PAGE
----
What influenced you the most in the creation of this work?  Were there any particular people in your life, or any particular events that led you to create this particular story?

Why did you write this book?

How can people benefit from this work? What special services are performed by the existence of this work?

Why did you write this book? 

I already touched on one main reason for writing this book in my answer to the first question.  I received a rare gift of love from one remarkable person during my childhood - someone who had beat all odds and managed to emerge as a kind and loving person in spite of the most horrible circumstances.  I wanted to share her with others.  I wanted others to have a chance to get to know her very deeply.  I wanted them to have the experience of meeting someone at the soul level, as I did. 

But I also wrote this book to raise some important issues in my readers’ minds, to hopefully make them pause for a second and think about them in a fresh light. And to share my ideas and visions on those issues.  I wanted to show how our attitudes and behaviors have tremendous impacts on others, especially on young children.  I wanted show how destructive and damaging “class-oriented” attitudes can be.  I wanted to show how we can adopt a different way of looking at people, by discovering deeper dimensions within ourselves, by learning to see our own selves in others.  I wanted to show that a true strength belongs in the realm of mind, and a true victory in the realm of spirit.  I wanted to show that a true success in life is discovering who we really are at the deepest core and experiencing the true love.  Also, I wanted to show how difficulties and pains in life can actually be good things, blessings in disguise so to speak, in helping us to achieve that kind of success.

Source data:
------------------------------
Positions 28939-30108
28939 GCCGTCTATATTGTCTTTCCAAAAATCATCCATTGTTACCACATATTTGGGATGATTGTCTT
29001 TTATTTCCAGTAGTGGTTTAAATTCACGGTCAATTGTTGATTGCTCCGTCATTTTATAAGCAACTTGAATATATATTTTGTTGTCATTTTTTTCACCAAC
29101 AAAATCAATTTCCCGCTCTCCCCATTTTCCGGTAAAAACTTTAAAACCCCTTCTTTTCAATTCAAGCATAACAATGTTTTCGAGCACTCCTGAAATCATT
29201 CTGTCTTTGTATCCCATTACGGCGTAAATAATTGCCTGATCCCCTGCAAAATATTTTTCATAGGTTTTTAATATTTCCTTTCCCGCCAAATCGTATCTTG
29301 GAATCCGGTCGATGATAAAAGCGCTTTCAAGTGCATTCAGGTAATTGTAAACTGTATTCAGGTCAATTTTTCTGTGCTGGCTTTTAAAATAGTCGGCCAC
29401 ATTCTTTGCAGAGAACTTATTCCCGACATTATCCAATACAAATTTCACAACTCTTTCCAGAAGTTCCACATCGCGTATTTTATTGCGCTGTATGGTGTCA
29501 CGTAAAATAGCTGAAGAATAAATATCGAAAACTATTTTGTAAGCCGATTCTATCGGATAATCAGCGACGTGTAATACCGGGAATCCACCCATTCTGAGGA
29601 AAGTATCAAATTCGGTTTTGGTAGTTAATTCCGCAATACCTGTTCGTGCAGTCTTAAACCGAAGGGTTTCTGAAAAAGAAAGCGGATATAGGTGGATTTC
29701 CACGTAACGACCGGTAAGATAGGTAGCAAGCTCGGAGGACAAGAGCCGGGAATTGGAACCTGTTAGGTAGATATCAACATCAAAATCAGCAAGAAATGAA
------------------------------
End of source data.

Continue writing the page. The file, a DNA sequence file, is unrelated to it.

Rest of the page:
I know that sounds strange and it’s hard to accept such a notion.  It took me long enough to admit it myself, but I can cite at least two almost universal characteristics that I see in people who have made good use of difficult experiences.  One is compassion and the other is depth of character.  Compassion for someone comes from your identification with him, from having had similar experiences yourself.  Likewise, we tend not to dig deeper into ourselves to find out who we really are, unless we are forced to.  There are a lot of people in this world who are scared to death to be left alone with just themselves even for a few minutes.  There are a lot of people who will do almost anything to avoid hard questions in life, to stop and examine their beliefs and ideas, to look inside themselves.  Often times, crises in our lives work as wake-up calls to make us look inward for the real source of strength.  So in that sense, I think that those of us who were born into difficult circumstances are brave souls.  Maybe we wanted to jump-start our lives early on.  Maybe we wanted to get those wake-up calls without wasting too much time. 

I also believe that difficult or unusual circumstances we were born into often hold a key, a clue, to our unique missions in life.  For example, people like myself who sort of belong to two different worlds are in fact the best candidates to break down the wall between the two.  So often, we tend to view that uniqueness of the double-identity as negative – as not belonging to anywhere.  But if you think about it, that is precisely the perfect position to be in, if your job is to be a bridge between the two separate worlds.  Seen in that light, your circumstances suddenly make sense.  The point I’m trying to make here is that there is a meaning in our special circumstances, in all our life events.  The event themselves are neutral.  They are neither inherently good nor bad.  We are the ones who make them into either positive or negative experiences.  Every circumstance is an opportunity for self-discovery and growth. 

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